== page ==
I’m no educator, I just play one on Twitter.
Seriously, I respect the profession too much to pretend or mislead. Yet, I find myself in this very specific space occupied by mostly educators discussing, debating best scientifically-based instructional practices and curriculum for reading.
I have no business hanging out here but after nearly two years of searching for answers to the literacy crisis, here I am. This all began late October 2017 as I was mining Nashville’s ELA (English Language Arts) TNReady scores, here’s what I wrote:
For two weeks, since learning about Nashville’s reading scores, I’ve submerged myself into studies, manuals, blogs, newspaper articles, and personal testimonies in an effort to understand where we are going wrong with literacy in our schools.
I just want to understand.
Because I need to believe that our system and the powers-that-be are uncomfortable with sending three-fourths of our students into the world poorly equipped. I have to believe that our kids are not being groomed to lift the wealthy and carry their middle class on their backs.
I want to believe the best, but when only 17.5% of Black/Hispanic/Native American students read at grade level and no one has stepped out to say – “never again” – well, I can only surmise we’re a people ok with certain public school children not reaching the American Dream.
This is not to advance wild conspiracy theories, but rather to raise awareness about our crippling literacy crisis and seek real solutions.
Unbeknownst to me, the next 8 months of seeking “real solutions” would be soul-crushing. Every educator I met with, save one, told me parents were the problem. Dejected from the results of my bootleg field research, I decided to step away from the literacy crisis and re-dedicate my energy to the plight of families. It was a brief separation.
A couple of things occurred during the “hiatus” that reignited my urgency and determination. First, a dad of a middle school student asked me to help him decipher his son’s MAP testing results. See how well that worked out for dad. Middle School Parents Need Statistics Degree To Understand Student Info.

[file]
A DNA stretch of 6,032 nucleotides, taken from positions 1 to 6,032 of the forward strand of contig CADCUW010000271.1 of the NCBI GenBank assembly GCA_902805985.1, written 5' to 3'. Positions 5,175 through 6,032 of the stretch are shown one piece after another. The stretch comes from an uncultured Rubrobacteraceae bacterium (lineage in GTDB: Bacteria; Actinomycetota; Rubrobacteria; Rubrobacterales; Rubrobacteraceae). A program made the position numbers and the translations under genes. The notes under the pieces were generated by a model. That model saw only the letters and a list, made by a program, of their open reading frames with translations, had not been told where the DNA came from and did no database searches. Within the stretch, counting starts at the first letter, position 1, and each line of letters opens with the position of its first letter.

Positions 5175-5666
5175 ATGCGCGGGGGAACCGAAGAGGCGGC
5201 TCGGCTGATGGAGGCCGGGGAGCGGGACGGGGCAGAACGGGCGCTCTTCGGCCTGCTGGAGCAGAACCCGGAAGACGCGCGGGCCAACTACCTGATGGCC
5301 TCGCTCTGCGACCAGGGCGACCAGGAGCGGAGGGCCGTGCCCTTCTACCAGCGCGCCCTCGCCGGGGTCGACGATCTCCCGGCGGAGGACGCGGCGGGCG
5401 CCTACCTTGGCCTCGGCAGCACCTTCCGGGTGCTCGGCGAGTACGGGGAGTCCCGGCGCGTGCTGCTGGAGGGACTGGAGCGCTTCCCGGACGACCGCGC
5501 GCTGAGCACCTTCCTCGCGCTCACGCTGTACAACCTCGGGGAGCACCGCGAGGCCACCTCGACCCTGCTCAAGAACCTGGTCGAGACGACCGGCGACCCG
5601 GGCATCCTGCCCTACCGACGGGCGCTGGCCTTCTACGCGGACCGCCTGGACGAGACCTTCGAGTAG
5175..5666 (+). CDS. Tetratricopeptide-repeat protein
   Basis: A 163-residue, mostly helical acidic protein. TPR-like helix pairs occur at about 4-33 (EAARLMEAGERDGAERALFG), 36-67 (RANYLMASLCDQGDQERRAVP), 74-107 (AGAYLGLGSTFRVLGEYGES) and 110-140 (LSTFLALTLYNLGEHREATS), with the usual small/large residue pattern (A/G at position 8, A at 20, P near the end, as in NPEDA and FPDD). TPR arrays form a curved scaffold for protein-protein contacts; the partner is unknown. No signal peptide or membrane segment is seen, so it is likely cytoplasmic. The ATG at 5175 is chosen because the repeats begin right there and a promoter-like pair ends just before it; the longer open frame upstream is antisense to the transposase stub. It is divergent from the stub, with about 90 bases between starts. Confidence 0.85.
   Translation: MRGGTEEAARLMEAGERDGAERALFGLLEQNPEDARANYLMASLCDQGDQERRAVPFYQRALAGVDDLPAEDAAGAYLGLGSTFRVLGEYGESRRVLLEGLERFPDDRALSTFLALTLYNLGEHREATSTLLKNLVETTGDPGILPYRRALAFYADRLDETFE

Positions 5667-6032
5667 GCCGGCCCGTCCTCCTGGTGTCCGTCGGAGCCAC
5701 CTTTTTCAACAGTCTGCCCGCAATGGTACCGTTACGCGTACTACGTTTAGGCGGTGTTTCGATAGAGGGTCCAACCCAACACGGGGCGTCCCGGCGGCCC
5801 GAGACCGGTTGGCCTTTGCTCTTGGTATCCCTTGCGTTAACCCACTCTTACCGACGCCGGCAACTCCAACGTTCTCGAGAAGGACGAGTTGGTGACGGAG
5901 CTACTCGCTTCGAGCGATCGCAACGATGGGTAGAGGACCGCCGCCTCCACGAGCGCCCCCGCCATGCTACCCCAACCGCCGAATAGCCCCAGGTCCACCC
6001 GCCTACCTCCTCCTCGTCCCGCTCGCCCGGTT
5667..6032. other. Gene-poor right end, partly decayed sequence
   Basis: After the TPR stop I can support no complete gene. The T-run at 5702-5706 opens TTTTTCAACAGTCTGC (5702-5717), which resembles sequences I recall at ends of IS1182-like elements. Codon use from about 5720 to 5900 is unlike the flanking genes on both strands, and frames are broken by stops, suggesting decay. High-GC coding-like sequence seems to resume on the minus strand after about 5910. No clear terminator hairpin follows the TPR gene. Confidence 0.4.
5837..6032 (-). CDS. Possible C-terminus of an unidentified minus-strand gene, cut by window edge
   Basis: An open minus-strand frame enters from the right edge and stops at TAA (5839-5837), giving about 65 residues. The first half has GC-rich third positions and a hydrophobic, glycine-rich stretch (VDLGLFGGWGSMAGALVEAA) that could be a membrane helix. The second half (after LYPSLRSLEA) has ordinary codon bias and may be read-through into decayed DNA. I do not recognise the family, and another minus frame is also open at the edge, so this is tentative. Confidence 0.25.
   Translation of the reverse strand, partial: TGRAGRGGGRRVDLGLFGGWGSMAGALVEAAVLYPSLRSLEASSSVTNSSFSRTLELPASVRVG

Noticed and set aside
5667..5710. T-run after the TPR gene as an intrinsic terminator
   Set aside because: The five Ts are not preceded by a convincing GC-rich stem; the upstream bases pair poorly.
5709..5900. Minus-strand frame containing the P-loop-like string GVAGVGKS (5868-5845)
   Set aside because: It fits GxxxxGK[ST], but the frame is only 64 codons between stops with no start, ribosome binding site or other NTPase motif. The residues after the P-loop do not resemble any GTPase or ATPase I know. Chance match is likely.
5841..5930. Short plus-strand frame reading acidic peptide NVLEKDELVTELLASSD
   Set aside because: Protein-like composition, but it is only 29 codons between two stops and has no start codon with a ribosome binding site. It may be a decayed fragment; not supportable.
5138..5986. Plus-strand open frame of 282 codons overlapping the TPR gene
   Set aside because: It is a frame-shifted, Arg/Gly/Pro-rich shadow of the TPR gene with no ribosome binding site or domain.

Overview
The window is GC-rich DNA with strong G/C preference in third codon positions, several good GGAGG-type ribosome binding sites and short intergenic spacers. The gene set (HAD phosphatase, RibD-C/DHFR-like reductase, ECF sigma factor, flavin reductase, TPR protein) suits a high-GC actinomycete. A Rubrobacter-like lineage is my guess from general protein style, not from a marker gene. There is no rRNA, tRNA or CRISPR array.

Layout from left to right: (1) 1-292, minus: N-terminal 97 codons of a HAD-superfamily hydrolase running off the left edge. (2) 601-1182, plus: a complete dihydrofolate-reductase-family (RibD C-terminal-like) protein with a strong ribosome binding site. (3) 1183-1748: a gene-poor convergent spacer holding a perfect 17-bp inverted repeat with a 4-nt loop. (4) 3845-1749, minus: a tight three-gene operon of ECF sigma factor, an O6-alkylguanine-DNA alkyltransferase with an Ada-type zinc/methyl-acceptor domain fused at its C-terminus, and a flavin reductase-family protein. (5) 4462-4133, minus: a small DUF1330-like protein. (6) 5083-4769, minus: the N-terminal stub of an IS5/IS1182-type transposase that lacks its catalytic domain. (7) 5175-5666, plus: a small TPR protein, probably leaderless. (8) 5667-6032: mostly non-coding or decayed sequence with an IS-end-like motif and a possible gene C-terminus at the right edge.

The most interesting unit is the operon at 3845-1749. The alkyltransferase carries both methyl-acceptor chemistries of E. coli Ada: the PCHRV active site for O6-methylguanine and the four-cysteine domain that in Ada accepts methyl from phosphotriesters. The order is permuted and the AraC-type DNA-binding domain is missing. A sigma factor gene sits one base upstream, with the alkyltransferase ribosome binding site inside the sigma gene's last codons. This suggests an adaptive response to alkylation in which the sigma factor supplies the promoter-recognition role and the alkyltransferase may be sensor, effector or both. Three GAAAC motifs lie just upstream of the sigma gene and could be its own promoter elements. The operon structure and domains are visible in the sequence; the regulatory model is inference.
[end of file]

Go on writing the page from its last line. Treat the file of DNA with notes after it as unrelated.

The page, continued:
“What the hell is RIT?”
“TF with this graph having a scale of 150 – 250?”
“Lexile range? Really?”
The profanity-laced questions were, of course, spewed by yours truly and before I could get out another question, an elementary school mom remarked, “you need a college degree to understand that thing!” I couldn’t admit at that moment that I own a couple of those things yet still struggled to translate the data into anything meaningful or true.
Soon after I fell flat on my face, I was introduced to Emily Hanford’s groundbreaking audio documentary Hard Words. The award-winning work focused on explicit phonics instruction (Hooked on Phonics, quite literally) was validating for some and eye-opening for others. Additionally, she makes it plain for non-educators to understand without watering down the information. Most significantly, Hanford makes it clear that parents and background knowledge have a role, but she does not blame parents for the literacy crisis as others have suggested.
The ABC’s Aren’t As Easy As 1-2-3
From my experiences with the dad and Hard Words sprang two questions:
- Eighty percent of 3rd – 8th graders are not reading on level, are 100 percent of these families aware of their child’s reading skills? If so, do they understand what this means for their child?
- Do our teachers know about scientific-based phonics instruction?
I’m still searching for answers to those questions but in the meantime, I think it is important to share what I believe is important for families of children from 0-18.
A. Learning to read is a magical process. Some might call it a miracle. Our brains perform heroics in order for us to process letters and sounds, marry them and make them mean something not only to ourselves but to those around us.
B. Phonics is the process of connecting letters and sounds and parents can play a role in assisting their children with this connection. The International Literacy Association recently published support of early phonics instruction stating:
“We have 26 letters. These letters, in various combinations, represent the 44 sounds in our language… Teaching students the basic letter-sound combinations gives them access to sounding out approximately 84% of the words in English print.”
C. The experiences and exposure children bring with them to the classroom are vital to learning to read and building reading skills. The practitioners and experts call this background or content knowledge.
D. Many teacher prep programs across the country do not teach their students about the basic tenets of letters and sounds. This says to me that students are expected to have a level of understanding of phonics upon entering school. To wit, parents, it’s on you.
E. Reading is like exercise, the more a child reads the stronger their skills and capacity to read for long periods of times.
As a country, we’ve seen twenty years of flat Reading scores on the nation’s report card (National Assessment of Educational Progress) so we are all in this thing together. I’m grateful for educators working to flip the reading curriculum to address the performance flatline. If you are interested in learning more from people doing the work, check out the blogs below. Happy reading!
Jon Gustafson – Mr. G Mpls
Stephen Parker – Parker Phonics
Blake Harvard – The Effortful Educator